A respected Southern California girls soccer coach with a longtime winning record was ousted from her position following the 2018 season for uncertain, murky reasons. In the end, the only rationale she was given was that, “the girls didn’t have enough fun.”
As reported by the South Pasadena Review, a weekly newspaper in the Los Angeles area, former Division 5 girls soccer coach of the year Tory Lathrop of South Pasadena was ousted from her role following the past season. The two-time defending Rio Hondo League champion coach was stunned that her contract was not renewed, and when pushing for more information about the decision she was told only that her players didn’t enjoy playing for the program.
That only became more confusing when the coach reached out to her players and was told, overwhelmingly, that they did enjoy playing for her.
“I think it was just a series of events that … to me, was not handled in the most professional way,’’ Lathrop told the Review. “I don’t feel I was given an opportunity to make any changes or address any concerns. I would have been happy to have a parent meeting. …
“To me, the majority of parents were happy with what we were doing (and) their kids were happy with what we were doing.’’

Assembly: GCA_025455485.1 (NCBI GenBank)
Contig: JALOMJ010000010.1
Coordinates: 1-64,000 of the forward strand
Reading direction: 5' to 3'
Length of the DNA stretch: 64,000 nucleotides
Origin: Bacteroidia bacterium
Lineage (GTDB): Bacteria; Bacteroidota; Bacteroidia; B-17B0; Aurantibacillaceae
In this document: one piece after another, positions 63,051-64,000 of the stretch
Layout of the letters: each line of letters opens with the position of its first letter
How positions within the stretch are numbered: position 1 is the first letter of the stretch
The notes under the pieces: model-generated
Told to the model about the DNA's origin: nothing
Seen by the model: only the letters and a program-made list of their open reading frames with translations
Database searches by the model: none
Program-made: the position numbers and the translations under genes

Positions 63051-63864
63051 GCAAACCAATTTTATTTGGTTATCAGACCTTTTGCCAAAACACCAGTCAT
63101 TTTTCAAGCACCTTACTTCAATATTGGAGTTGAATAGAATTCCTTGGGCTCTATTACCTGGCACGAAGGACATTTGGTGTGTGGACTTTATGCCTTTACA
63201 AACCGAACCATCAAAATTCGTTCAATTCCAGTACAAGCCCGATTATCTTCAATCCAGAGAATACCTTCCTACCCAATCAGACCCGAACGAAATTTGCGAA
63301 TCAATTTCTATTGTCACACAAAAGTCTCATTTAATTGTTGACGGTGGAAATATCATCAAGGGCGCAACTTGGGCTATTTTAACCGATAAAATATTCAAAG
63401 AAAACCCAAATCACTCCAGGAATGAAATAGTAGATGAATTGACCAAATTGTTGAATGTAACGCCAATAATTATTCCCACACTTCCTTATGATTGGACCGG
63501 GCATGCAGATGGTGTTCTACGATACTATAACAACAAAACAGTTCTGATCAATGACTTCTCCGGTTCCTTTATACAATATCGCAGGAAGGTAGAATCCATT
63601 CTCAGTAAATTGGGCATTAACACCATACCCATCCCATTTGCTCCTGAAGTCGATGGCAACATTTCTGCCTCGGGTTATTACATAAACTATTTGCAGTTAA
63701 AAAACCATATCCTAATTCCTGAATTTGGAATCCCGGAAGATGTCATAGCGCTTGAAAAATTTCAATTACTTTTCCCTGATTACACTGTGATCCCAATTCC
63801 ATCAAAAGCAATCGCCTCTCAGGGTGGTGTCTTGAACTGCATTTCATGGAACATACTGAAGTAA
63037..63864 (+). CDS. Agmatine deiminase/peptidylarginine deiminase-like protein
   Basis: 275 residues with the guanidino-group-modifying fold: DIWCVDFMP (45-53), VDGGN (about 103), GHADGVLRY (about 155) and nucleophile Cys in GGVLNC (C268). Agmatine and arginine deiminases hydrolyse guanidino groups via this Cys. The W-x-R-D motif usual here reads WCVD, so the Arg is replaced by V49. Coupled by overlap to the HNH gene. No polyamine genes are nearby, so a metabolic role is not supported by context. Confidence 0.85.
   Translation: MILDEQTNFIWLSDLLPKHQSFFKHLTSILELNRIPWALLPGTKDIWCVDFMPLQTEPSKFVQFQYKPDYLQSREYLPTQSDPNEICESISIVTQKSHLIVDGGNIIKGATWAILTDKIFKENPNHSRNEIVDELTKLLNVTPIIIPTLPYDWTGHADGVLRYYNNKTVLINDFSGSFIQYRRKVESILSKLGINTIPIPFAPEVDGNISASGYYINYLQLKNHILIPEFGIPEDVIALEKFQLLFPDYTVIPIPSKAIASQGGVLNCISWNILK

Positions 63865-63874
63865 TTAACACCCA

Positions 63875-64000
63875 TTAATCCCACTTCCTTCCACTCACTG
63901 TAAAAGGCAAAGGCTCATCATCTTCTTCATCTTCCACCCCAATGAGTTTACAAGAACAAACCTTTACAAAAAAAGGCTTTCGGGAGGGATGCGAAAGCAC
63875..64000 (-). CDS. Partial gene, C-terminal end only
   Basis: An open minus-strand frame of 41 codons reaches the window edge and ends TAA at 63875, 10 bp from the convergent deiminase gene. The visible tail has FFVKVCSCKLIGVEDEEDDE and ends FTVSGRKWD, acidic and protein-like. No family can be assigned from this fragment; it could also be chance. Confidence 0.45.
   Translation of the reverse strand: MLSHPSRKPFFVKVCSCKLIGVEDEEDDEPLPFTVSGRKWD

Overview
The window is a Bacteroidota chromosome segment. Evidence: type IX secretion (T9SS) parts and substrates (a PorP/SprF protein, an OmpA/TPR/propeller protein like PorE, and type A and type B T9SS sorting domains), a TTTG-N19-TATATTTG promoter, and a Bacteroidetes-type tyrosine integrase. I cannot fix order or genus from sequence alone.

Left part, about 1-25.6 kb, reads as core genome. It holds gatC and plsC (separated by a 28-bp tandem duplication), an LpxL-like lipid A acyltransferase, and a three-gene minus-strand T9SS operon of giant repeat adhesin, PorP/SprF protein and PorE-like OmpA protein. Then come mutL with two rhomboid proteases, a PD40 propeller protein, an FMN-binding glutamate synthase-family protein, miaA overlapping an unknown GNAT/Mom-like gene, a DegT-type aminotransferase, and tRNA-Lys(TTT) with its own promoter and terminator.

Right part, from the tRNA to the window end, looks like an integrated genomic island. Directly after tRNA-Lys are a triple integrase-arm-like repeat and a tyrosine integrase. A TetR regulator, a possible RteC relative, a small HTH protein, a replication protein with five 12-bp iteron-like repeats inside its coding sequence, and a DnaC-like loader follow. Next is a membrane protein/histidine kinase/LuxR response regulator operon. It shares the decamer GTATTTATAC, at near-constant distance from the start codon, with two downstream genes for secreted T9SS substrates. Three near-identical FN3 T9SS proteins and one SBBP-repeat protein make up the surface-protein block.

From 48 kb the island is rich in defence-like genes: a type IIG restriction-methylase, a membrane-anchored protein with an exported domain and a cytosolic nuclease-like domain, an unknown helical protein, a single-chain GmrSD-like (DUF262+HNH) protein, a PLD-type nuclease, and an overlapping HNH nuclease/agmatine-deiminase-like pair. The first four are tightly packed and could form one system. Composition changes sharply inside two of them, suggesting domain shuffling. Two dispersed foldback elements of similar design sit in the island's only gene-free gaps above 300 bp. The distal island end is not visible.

According to Lathrop, she was told of the school’s decision to go in another direction at a meeting with then-athletic director Greg Luna and school principal Janet Anderson. Lathrop said Luna made no comments during the meeting, which she described as disappointing because of their prior working relationship; Luna was also dismissed as athletic director shortly after the school year.
What makes Lathrop’s non-renewal so surprising is the overwhelming success she enjoyed while leading the program. In three years at the school, Lathrop’s team captured the two aforementioned Rio Hondo League titles and recorded a winning record in all three seasons. Her program was emerging as one of the class outfits in Southern California.
Yet the thing that Lathrop is most bothered by is the allegation that the team as a whole was disappointed in the way it functioned, something she tried to build around a communal conversation.
“In my 15 years of being a high school, college and club coach, I don’t think you can quantify a program based on the amount of fun that a kid may or may not be having.
“I get it, the parents are very involved, the players want to be involved in some of the decision-making, and I was open to that – I made sure that we had a great leadership group on both the JV and varsity teams, that they had an open line of communication with the coaches. That was something that was really big to me,” Lathrop told the Review.
“So I think that if it had been the majority of the group not having quote-unquote ‘any fun,’ we would have heard about it a lot earlier and we would have addressed that as a staff and sat down with the parents and things like that, and that just never happened.’’